Mara Loytved-Hardegg

Bearbeitete Fundstücke (1991–2003)

„Kreuz-weg“, in Kreuzform genähter Zeltstoff, auf einem Dachboden gefunden, in den Farben der bayerischen und der deutschen Flagge, mit Schnüren, 1995/2003“

„Da capo al fine“, altes Betttuch, in Italien gefunden und bearbeitet, 1991 / 2003 / 2009

Zur Serie „Da capo al fine“

This piece of art consists of an old sheet and a helmet. The sheet comes from an Italian family of agricultural labourers. I found it in the late eighties of the last century after the death of family members in the empty little house in Tuscany, where they had lived, the man as a „Mezzadro“, which means that the family was dependent on the „Padrone“.

Behind the house I found the helmet of a German soldier from the Second World War. The helmet was bound at this time to a wooden stick with steel-wire in order to empty the latrine.

In this part of Tuscany the German soldiers treated the civilian population very brutally during their retreat in the Second World War.

The sheet, which I found, seemed to tell a story about the pain and the poverty of everyday life and also about the violence of social and political conditions.

In 1991 (the first American Iraq-Invasion took place) I started to work on the sheet and embroidered the words „da capo al fine“. The lines on the fabric had reminded me of the lines of a musical score. „Da capo al fine“, which means repetition in music, relates here to the successive episodes of life and death, of suppression and violence, of war and peace.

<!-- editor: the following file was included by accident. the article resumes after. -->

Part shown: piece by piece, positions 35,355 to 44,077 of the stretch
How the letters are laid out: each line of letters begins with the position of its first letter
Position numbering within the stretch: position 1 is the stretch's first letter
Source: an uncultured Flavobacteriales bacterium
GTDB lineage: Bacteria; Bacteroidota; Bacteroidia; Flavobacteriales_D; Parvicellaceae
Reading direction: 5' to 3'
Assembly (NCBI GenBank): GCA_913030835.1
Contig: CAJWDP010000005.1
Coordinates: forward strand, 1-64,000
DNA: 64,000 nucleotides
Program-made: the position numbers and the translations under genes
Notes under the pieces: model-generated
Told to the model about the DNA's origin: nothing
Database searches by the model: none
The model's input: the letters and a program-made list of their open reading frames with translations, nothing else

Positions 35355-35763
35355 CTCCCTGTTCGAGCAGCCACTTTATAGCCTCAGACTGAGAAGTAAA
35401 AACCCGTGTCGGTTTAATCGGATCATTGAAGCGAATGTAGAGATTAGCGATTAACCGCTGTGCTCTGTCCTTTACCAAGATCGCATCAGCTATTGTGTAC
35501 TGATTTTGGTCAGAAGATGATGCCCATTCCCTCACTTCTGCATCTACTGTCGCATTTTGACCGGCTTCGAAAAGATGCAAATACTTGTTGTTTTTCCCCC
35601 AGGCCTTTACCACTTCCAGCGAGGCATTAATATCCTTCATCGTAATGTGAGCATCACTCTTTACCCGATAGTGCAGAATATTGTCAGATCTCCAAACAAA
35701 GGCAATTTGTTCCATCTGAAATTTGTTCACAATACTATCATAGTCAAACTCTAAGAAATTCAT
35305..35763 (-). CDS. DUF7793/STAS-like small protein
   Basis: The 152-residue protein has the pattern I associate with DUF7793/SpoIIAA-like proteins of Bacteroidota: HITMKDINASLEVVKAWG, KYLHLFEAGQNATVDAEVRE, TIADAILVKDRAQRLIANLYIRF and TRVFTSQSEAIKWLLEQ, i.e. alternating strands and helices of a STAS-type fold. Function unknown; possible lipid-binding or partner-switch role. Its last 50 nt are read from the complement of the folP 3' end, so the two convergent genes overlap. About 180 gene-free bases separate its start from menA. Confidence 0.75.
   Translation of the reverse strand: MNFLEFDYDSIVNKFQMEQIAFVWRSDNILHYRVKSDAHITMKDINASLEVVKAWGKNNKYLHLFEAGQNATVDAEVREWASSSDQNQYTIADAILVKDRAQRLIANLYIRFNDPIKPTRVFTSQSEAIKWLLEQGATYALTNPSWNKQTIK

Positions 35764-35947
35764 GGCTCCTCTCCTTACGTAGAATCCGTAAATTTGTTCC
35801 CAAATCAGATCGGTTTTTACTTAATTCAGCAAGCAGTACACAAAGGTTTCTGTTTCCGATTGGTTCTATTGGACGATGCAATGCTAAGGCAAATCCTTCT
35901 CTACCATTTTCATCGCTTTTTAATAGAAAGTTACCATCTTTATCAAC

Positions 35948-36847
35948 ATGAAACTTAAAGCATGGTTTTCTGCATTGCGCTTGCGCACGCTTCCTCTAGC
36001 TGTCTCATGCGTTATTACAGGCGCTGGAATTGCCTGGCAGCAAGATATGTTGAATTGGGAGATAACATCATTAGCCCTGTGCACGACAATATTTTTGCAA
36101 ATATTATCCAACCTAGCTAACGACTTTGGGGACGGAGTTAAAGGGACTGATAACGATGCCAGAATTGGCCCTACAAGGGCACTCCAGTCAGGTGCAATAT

Later, in 2003, I embroidered some traces of a lying figure into it.

I also covered the helmet with fango-mud, found in a hot water spring not far from the place of the house.

2009 I added, as embroidered writing, the lines of a poem by Erich Fried:  „… my father was the war, peace is my beloved son, he already resembles my father. “

 

Mara L.-H.

Some thoughts for the Round Table in Whitechapel Gallery London (21 November 2009) on „The destructive experience of war and oppression…“

I am passionately against war, even when I can’t say, I am a pacifist, that’s too big a word for me, because I am not free from war inside myself, though I work on it. (I never believed in a justified war in contrast to a wrong war. War always is wrong in so far as it brings suffering.)

Being born in the year of 1942 in Germany, having lived through bombing and flight from the Russians as a very little child, though being told afterwards that we had a protected and good childhood, I guess what it means for children born in Iraq or one of the other places, where war and violence happens. Children in war always are the weakest victims and there lies the potential danger for the future, the hatred and despair, but of course also the hope that children as survivors develop the urgent wish of: „never again“.

I was one of the children born during the Second World War in a so-called normal German family, whose father was a soldier and who was not persecuted by the Nazis.

That means that I was not a victim’s child, but an offender’s child.

Nevertheless all children could become victims. This and the horrors of the Nazi-Regime, which were hidden from us for quite a time, became a Trauma for many of my generation. For me it is one of the main themes of my life and it also appears in many of my art-works. This wanting to know, to find out the truth, became an absolute necessity after this post-war-time of silence on the part of the adults about the atrocities of the past.